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Review Questions Use of Milk Money

Agriculture: USDA investigators say board that runs 'milk mustache' ads should be suspended. The group calls the criticism procedural nit-picking.

October 26, 1998|From Bloomberg News

WASHINGTON — A dairy group that runs the highly visible "milk mustache" advertising campaign should be suspended from operations because it lacks effective control over its $105-million annual budget, federal investigators said.

The National Fluid Milk Processor Promotion Board has spent more than $127 million in milk company money without government approval, awarded advertising contracts without competition and has no idea whether its campaign to stimulate milk consumption is working, the investigators said.

"Our review disclosed serious problems with the National Fluid Milk Processor Promotion Board's management structure and with the manner in which expenditures were made," said Roger Viadero, inspector general of the U.S. Department of Agriculture. The USDA should "suspend the operations" of the board until financial controls are in place, he said.

Kurt Graetzer, an executive director of the milk board, called the claims groundless. Government investigators, he said, are engaged in procedural nit-picking because the USDA's Agricultural Marketing Service, which oversees the nationwide ad program, didn't formally approve contracts before they were executed, as required by law.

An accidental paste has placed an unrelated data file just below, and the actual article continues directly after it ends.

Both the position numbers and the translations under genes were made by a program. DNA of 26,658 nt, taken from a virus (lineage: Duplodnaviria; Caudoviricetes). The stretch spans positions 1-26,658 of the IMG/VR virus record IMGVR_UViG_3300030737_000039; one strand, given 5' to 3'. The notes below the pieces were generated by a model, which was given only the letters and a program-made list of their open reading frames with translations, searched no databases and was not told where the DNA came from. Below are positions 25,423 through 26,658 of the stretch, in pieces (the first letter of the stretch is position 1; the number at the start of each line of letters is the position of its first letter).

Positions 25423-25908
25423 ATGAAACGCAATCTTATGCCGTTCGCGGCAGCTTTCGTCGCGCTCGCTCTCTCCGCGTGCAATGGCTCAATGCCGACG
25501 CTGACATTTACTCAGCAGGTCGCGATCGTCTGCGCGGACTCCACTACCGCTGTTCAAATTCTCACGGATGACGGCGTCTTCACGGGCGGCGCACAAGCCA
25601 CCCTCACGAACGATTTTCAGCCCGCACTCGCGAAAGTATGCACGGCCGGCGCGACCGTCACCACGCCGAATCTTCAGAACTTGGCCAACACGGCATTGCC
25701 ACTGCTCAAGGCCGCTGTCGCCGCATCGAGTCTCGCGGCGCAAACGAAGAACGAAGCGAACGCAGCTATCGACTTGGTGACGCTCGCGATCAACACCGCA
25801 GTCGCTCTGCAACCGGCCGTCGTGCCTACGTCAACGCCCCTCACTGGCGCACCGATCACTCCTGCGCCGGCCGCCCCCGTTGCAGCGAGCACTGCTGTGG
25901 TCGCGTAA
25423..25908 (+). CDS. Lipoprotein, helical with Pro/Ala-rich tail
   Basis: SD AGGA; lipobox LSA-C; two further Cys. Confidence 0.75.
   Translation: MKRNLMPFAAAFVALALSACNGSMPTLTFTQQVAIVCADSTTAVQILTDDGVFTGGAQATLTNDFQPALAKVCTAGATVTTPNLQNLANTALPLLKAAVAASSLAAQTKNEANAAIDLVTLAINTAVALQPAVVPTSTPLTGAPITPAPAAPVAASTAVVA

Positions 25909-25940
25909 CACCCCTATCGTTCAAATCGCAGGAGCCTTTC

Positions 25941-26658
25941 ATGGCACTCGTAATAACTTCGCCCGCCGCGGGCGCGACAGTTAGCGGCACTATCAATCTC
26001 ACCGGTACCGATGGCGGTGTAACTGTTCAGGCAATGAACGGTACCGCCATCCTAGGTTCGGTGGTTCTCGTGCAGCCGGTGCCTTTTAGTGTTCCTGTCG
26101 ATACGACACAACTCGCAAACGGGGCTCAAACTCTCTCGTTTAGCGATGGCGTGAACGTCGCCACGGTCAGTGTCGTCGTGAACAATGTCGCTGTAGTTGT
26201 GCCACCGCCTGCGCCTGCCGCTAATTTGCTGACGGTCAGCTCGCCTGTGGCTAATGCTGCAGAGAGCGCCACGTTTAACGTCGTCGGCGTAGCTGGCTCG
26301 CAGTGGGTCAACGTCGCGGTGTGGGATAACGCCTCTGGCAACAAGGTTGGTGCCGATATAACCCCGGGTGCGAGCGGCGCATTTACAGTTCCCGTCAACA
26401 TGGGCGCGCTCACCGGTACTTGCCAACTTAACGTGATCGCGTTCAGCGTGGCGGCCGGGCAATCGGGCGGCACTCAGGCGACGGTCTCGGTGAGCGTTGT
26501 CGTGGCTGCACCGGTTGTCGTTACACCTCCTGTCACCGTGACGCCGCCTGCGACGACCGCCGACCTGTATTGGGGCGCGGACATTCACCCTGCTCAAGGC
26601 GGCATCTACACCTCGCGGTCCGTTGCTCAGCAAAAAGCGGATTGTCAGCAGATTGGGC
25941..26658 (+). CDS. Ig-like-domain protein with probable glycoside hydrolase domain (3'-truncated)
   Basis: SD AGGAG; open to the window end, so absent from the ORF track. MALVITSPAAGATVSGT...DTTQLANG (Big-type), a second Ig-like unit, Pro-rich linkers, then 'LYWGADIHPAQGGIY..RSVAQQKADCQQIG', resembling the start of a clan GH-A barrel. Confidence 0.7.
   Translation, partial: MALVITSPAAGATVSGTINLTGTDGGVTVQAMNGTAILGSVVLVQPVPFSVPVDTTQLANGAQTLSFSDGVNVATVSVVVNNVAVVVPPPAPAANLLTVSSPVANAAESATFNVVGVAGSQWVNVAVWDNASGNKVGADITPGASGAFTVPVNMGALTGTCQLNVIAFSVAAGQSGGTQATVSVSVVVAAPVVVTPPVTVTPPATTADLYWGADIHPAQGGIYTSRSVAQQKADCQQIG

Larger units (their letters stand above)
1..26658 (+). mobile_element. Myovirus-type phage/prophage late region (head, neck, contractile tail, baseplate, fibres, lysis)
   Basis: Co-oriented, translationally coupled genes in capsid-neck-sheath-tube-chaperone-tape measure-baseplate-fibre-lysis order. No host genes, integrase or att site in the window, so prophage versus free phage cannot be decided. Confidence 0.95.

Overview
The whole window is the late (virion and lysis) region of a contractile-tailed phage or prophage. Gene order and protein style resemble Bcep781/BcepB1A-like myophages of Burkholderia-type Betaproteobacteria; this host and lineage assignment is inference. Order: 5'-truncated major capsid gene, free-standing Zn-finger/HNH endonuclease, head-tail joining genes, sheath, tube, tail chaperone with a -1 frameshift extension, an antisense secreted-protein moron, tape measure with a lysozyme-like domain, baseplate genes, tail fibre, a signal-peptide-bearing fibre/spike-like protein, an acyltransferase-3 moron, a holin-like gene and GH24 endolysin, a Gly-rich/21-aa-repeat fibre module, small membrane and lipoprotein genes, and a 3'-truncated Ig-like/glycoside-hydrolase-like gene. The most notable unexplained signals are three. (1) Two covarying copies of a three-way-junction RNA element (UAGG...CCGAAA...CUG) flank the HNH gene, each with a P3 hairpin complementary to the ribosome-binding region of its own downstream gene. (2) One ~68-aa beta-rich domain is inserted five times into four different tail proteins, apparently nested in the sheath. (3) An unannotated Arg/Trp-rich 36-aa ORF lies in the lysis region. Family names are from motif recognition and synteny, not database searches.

"As a result, they [investigators] say we misappropriated, misspent $127 million in media fees," Graetzer said.

A USDA official said the government wouldn't suspend the dairy group's operations, saying the contracts the board signed were legitimate and there was no evidence of unauthorized use of funds.

Still, changes are underway to ensure that contracts for advertising, research and education programs are signed by the USDA agency before they take effect, Graetzer said.

At stake is the money contributed to the campaign by such companies as Dean Foods Co., Suiza Foods Corp., Kroger Co. and Publix Super Markets and whether they are getting their money's worth.

The companies, about 200 in all, contribute a mandatory 20 cents for each 100 pounds of milk processed, as a result of a referendum. About $105 million is collected annually, Graetzer said.

Under a 1990 law, the USDA's Agricultural Marketing Service is supposed to review and approve the board's budget, contracts, advertising and investment plans and evaluate program effectiveness.

The investigation, from December 1993 to June 30, 1997, found that the milk board delegated day-to-day operations to subcontractors and that the USDA agency failed "to provide proper oversight and direction," according to the report.

As a result, the milk promotion board paid $127 million in advertising-related expenses during an unspecified period without USDA approval. Of that, $123 million went to a single contractor--the Bozell Sawyer Miller Group, a New York advertising agency that developed the milk mustache campaign.

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